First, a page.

Come and grow – the spoga+gafa blog » Articles by: Arnd Ziemer

3 questions to: Rick Mulligan

In Germany interior architect Rick Mulligan is well known from his TV appearances giving advice and suggestions for home improvements. He sees his role as being the interface between high-quality craftsmen, and his clients’ individual wishes. As an architect, he facilitates the design and installation of a high quality home interior, and advises the client from the initial design of the house, through to the garden layout.

Mr. Mulligan: increasingly, outside areas are coming to resemble the living room with comfortable sofas, armchairs and carpets. But the fact is that in our part of the world, the outdoor temperatures are not often warm enough to sit outside. What do you think?
People are simply happy to be outside as much as they can and be close to nature; it combines the feeling of freedom with relaxation. Now we can use the warmth from infrared light to extend the duration of outdoor comfort; in the past our time outside in the fresh air was usually limited to summer. Added to that, in the past few years we have had wonderful spring and autumn weather; we should take maximum advantage of this bonus.

What are the main considerations when planning outdoor areas?
It is important that outdoor and indoor areas should harmonise with each other; if possible, the architectural interior concept should extend to the outdoor area. In addition, the general design should blend with its surroundings. Cast iron grills or miniature Japanese Zen-style gardens don’t go very well with an urban environment. Of course, the materials used must be able to withstand all kinds of weather. For example, there is now a new kind of material consisting of pressed wood grains that is ideal for outdoor use. Modern outdoor fabrics are absolutely brilliant and no longer hard as nails, as used to be the case. I even use these fabrics indoors, because they undergo no solar degradation.

Which colours and what kind of products are currently in demand?
Mulligan: I
n my opinion outdoor colours should not be too bold. When all is said and done, the aim is to relax and enjoy the green of nature about us. I think subdued, natural colours in the Hampton style are best; a good deck chair symbolises all that is best in outdoor furniture, and is comfortable even without any upholstery. By contrast, expansive sofas are ideal where you want to be seated for an extended period, for example in a food service environment.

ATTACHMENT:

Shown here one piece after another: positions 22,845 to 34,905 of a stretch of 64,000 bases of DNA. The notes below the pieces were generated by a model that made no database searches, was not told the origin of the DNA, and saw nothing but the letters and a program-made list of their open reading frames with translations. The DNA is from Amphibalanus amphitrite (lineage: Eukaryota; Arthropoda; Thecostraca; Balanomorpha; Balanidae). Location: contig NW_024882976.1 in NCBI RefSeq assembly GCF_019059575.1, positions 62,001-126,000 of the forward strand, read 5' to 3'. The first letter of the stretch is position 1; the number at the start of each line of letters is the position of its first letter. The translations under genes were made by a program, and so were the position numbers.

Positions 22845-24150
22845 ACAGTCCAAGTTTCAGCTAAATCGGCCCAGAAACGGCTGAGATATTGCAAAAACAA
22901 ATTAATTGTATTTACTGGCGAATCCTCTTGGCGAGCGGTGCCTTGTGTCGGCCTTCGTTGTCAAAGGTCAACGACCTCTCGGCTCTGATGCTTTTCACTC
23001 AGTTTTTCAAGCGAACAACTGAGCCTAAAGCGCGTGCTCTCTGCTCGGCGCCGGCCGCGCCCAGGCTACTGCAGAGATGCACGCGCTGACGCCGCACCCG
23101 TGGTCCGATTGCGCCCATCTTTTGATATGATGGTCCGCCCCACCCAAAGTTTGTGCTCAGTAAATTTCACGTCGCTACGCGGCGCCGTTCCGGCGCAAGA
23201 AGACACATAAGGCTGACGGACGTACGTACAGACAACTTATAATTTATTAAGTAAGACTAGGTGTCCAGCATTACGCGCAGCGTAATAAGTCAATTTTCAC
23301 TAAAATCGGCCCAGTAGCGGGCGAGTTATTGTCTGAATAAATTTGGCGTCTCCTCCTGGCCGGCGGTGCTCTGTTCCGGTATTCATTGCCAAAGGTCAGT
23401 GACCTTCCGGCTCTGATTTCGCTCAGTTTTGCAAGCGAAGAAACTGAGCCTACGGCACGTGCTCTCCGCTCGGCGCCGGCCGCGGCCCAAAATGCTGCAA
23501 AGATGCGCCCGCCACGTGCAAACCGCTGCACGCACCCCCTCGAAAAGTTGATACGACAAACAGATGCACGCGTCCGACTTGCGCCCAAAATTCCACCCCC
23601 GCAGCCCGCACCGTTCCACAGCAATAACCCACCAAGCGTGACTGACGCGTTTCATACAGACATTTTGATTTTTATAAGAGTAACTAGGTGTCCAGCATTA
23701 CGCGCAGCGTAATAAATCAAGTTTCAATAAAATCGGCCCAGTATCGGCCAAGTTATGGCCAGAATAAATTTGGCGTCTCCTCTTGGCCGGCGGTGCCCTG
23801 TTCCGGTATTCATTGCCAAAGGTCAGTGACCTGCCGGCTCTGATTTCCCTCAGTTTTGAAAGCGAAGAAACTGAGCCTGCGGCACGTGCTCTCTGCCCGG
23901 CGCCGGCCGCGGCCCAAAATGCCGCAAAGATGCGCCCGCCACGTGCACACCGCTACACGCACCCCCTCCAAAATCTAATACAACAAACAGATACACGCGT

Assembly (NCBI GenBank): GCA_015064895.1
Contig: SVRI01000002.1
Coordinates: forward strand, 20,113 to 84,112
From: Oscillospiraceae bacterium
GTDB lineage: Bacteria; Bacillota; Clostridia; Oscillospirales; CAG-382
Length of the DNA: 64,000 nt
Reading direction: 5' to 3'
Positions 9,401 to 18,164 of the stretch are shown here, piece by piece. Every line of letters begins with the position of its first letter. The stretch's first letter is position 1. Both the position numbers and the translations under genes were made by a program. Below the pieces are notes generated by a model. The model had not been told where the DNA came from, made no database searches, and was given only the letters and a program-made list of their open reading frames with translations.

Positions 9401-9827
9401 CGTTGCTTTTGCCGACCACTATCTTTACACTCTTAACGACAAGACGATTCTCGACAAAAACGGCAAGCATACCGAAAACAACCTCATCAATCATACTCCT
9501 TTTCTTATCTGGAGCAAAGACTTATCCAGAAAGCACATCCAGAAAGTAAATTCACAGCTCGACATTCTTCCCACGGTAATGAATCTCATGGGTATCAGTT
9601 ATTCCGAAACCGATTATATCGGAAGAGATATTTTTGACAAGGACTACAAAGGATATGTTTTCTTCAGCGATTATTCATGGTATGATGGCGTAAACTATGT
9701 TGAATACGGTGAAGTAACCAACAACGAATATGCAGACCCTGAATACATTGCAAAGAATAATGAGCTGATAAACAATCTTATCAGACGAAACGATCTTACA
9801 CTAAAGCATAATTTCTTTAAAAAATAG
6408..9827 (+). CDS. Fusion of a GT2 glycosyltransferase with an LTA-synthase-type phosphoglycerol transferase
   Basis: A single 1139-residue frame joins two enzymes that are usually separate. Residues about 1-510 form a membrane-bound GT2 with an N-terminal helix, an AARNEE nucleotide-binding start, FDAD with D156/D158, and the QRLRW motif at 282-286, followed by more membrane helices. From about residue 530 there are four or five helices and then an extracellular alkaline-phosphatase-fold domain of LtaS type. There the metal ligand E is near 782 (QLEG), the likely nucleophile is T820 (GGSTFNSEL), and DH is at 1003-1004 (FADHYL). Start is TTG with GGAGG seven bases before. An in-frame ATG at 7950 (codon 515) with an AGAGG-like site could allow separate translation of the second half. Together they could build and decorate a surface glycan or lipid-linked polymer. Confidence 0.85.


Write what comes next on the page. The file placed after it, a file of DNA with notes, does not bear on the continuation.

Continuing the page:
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Resort Le Meridien Koh Samui: Water The Key Design Feature

Anyone entering these portals immediately abandons all thoughts of stress; for the Le Méridien Koh Samui Resort & Spa is next to the beautiful fine powdery sands of Lamai Beach at Koh Samui — Thailand’s third-largest island. The guest is now on an inspired journey of unmitigated relaxation.

The establishment combines traditional Asian elements with simple modernity, maximum comfort and convenience, creating an inspired atmosphere of relaxation, which draws all-comers in its wake. Many typical Thai elements are employed in the architecture and interior design of the 63 suites and 14 elegant villas, together with many hints of a culture rooted in Chinese history. The interior architecture is by designer Khun Jakarin from the well-known Begray Bangkok partnership. The resort has been laid out on the pattern of an Asian village with luxuriant vegetation, trees and flowers, based on the principles of Feng Shui. This places great emphasis on the use of natural materials such as wood, stone and water, together symbolising activity, happiness and wealth. A large, square decorative pool dominates the quadrangular open-air lobby while inside the villas and suites, water is a key feature of the generously-dimensioned bathing and shower facilities, small plunge- and paddling-pools. Pool villas have direct access to a generously-dimensioned pool area, while guests residing in the striking Ocean Front Pool Villas have a breathtaking view of the Gulf of Thailand.

By contrast, walls around the extensive health and spa areas are finished in natural stone, marble or granite, down which the refreshing water softly trickles. Just one glance is enough to bring on a severe case of deep relaxation. Given the warm climate, guests will wish to spend most of their time in the open air, so there is no barrier between Pool Villa inner and outer areas. The covered sleeping areas are located behind large open terraces, furnished with upholstered outdoor sofas and comfortable lounge couches. One of the resort highlights is the 224-metre swimming dock, extending from the beach into the open sea. This is a favourite place for guests to hold a cocktail party or, if desired, to celebrate a private candlelit dinner.

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The Selman Marrakech: A Dream from 1001 Nights

This establishment is a magical symbiosis of Moroccan tradition and modern Zeitgeist: the new five-star Selman Marrakech boutique resort uses authentic heavy local woven fabrics with bold colours and clear lines.

French architect Jacques Garcia has created a work of art within a Moorish Palace at the foot of the Atlas Mountains: elegant and sumptuous, yet without appearing in any way clumsy, either inside or out. The interior areas create a sense of intimacy, while providing views of the magnificent Andalusia-style courtyards and gardens. The public areas have secluded patios and fire-hearth niche zones.